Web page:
Jury deliberations underway in trial of slain attorney

Nicholas Quintana
Nicholas Quintana
New details in homicide of local attorney
Posted at 3:32 PM, Apr 29, 2021
and last updated 2021-05-03 12:42:36-04

BAKERSFIELD, Calif. (KERO) — The fate of Nicholas Quintana is now in the hands of 12 Kern County jurors as deliberations begin in the murder trial of a Bakersfield attorney.

The second day of closing arguments wrapped up Thursday afternoon. Quintana, 22, is accused of stabbing to death Bakersfield attorney Marcos Vargas in a manner so blunt, prosecutors say the victim was nearly decapitated.

While the defense and Quintana say the events of that night in November 2017 were purely self-defense, prosecutor Eric Smith painted a much grislier picture in his closing statements.

"The only thing keeping his head attached was his spine," Smith argued Tuesday.

Smith argued this was a planned attack and the Quintana wanted to rob Vargas. During his closing arguments Wednesday, Smith said that even medical examiners in this case said that the amount of energy it would take to inflict the wounds found on Vargas would have been exhausting.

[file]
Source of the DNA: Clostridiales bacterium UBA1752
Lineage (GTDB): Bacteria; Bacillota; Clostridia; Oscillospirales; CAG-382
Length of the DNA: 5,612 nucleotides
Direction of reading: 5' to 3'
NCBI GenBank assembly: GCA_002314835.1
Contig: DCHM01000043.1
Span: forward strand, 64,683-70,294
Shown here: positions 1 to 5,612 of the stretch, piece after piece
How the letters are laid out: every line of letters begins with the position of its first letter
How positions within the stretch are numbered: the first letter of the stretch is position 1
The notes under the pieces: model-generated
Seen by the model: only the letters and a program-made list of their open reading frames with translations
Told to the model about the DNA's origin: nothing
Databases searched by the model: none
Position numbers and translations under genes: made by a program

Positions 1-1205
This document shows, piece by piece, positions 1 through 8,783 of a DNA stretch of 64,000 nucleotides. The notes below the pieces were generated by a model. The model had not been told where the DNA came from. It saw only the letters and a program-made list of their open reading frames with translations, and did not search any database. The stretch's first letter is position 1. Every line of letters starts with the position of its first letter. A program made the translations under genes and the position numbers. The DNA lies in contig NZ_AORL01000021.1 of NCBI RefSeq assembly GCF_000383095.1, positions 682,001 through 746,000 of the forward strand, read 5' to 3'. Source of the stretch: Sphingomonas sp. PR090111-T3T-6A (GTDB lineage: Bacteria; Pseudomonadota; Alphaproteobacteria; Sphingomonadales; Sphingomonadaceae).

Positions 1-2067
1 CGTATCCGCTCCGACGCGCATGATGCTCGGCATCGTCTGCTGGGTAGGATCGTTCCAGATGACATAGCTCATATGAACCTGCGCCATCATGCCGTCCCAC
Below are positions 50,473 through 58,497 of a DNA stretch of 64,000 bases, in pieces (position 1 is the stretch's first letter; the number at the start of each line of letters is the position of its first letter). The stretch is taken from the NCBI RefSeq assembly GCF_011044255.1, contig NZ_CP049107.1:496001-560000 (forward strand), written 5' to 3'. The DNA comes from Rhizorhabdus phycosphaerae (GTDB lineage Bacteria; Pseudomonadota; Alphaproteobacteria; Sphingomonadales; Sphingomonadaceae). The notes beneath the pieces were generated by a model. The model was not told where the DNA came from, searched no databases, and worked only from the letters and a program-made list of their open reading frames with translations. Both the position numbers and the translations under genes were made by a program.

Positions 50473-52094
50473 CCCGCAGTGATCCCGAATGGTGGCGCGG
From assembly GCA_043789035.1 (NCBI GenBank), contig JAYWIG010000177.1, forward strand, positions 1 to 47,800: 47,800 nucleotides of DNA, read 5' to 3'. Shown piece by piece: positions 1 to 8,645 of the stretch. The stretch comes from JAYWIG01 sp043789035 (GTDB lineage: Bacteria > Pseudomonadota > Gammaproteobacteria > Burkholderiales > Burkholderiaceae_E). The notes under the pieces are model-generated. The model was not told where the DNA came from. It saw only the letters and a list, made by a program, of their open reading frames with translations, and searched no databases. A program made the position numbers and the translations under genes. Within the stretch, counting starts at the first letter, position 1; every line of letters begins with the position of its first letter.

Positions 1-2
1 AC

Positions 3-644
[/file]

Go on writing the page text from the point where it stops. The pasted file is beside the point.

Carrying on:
Smith read to the jury the qualifications for self-defense, stating that self-defense requires the use of no more force than is reasonably necessary.

"This was mutual combat at best," Smith said.

Defense attorney Timothy Hennessy painted a different picture. Hennessy described the events of that night as self-defense between a sexually aggressive man and a curious 19-year-old.

Hennessy argued that Quintana went to Vargas's apartment that night because he was sexually curious, but changed his mind once they went upstairs. According to Hennessy, Vargas refused to let Quintana leave and that's when the fight began.

Hennessy asked the jury to imagine if Quintana were instead a 19-year-old woman. "It feels different," he said.

In his final closing argument, Smith asked the jury to look at the evidence and to look at Quintana's credibility.

"There is no lawful justification for what happened that day," he said. ”He doesn’t have it. It doesn’t exist for him.”

Quintana faces up to life in prison without the possibility of parole if he is convicted of first-degree murder.

His attorney said if the jury cannot see this case as one of self-defense, then to convict him of manslaughter, not murder.